The pegs 224 may be sized and configured to rise above the anterior surface of the lens 65 as shown in FIG. 22C. Forceps or the like may be inserted posteriorly through the arc-shaped slots 226 in the lens 65 to grasp the pegs 224 like a handle, followed by applying posterior pressure to the lens 65 while holding the pegs 224 stationary. By holding the pegs 224 and thus stabilizing the base 55 during connection of the lens 65 to the base 55, anterior-posterior forces applied to the capsular bag are reduced, thereby reducing the risk of capsular rupture.

As described herein, lens removal systems and methods for a lens 60/65 of a modular IOL are shown in the drawings by way of example and should be understood to embody other modular IOL embodiments. Lens 60/65 may have dimensions as shown in the drawings by way of example, not necessarily limitation.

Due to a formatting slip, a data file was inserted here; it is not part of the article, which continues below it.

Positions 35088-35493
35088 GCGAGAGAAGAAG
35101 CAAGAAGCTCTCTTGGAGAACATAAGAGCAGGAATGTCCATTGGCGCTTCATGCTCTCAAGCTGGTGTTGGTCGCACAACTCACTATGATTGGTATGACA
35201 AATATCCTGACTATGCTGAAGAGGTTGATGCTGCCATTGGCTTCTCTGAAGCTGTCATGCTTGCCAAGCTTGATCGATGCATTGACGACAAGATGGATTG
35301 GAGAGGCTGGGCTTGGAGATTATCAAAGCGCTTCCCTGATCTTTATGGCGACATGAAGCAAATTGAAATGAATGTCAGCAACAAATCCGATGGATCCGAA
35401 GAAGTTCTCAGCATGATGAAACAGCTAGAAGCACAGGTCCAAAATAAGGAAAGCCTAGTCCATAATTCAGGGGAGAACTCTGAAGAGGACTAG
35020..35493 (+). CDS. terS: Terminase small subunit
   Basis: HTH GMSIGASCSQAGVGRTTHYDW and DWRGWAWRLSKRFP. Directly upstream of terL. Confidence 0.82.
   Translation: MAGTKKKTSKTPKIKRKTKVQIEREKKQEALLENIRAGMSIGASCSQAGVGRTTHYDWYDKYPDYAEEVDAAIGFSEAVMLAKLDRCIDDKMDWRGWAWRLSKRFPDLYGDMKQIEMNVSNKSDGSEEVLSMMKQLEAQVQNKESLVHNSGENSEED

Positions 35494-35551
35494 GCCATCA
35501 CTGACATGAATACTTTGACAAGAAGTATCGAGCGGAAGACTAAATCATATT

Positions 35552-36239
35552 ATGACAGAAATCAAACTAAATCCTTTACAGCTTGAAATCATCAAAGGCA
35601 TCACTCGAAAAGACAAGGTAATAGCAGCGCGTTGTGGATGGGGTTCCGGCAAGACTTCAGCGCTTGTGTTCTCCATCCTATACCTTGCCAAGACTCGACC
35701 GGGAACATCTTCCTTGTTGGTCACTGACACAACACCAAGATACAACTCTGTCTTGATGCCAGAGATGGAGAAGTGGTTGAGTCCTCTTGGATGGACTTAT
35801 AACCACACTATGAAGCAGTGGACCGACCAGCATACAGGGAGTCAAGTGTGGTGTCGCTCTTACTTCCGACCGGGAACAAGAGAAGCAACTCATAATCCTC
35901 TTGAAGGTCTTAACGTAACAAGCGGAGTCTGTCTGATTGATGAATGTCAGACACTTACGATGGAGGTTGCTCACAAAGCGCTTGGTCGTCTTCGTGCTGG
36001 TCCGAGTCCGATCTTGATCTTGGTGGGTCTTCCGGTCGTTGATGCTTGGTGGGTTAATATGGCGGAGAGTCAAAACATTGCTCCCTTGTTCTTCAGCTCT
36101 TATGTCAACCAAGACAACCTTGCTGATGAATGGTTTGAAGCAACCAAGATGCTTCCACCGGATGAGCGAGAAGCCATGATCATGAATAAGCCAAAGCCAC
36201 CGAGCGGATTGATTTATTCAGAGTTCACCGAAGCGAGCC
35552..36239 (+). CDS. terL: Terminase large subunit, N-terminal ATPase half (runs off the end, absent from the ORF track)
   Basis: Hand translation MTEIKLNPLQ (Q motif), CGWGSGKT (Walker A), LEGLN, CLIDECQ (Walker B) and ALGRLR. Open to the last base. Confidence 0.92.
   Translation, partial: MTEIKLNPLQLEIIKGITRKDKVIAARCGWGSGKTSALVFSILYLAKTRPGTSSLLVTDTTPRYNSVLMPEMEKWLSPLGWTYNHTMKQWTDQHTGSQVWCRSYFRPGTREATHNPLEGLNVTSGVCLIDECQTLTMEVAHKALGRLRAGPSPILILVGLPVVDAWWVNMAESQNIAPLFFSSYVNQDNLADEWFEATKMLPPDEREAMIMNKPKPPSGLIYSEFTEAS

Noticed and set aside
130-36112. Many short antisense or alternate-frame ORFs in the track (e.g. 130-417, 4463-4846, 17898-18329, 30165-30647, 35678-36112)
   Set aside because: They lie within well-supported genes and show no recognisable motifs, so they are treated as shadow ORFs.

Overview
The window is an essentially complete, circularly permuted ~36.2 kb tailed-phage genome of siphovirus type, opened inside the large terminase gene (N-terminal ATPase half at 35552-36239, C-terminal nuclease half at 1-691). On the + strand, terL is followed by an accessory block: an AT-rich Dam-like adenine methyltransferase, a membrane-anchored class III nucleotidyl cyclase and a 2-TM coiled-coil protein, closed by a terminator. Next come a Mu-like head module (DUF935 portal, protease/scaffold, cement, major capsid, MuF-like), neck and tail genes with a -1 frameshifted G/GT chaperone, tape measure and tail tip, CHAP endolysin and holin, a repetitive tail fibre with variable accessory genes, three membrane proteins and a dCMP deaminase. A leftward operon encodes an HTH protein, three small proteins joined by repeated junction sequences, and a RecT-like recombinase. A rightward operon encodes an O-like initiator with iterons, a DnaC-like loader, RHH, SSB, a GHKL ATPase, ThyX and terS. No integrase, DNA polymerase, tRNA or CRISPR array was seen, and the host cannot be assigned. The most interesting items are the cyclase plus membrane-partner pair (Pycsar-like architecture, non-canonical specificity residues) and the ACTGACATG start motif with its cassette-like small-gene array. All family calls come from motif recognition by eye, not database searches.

With reference FIGS. 23A-23D, a lens removal system for a modular IOL according to an embodiment of the present disclosure is shown schematically. FIGS. 23A and 23B are side and top views, respectively, of the lens removal system. FIGS. 23C and 23D are top views showing how the lens removal system may be used to remove lens 60/65. The lens removal or extractor system may include a cannula 230 and a pair of forceps 235. The cannula 230 may include a lumen sized to slidably receive the forceps 235. The cannula 230 may include a tubular shaft portion 232 and a contoured distal opening 234. The cannula 230 may be formed and configured similar to conventional IOL insertion devices, for example. The forceps 235 include a pair of atraumatic grasping tips 237 and a tubular shaft 239. The tubular shaft 239 may be advanced to compress the tips 237 and grasp the lens 60/65. The forceps 235 may be formed and configured similar to conventional ophthalmology forceps, for example, except that the tips 237 may be formed of or covered by a relatively soft polymeric material to avoid damage to the lens 60/65. Generally, any devices used to manipulate the modular IOL components described herein may be formed of or covered by a relatively soft polymeric material to avoid damage to the components thereof.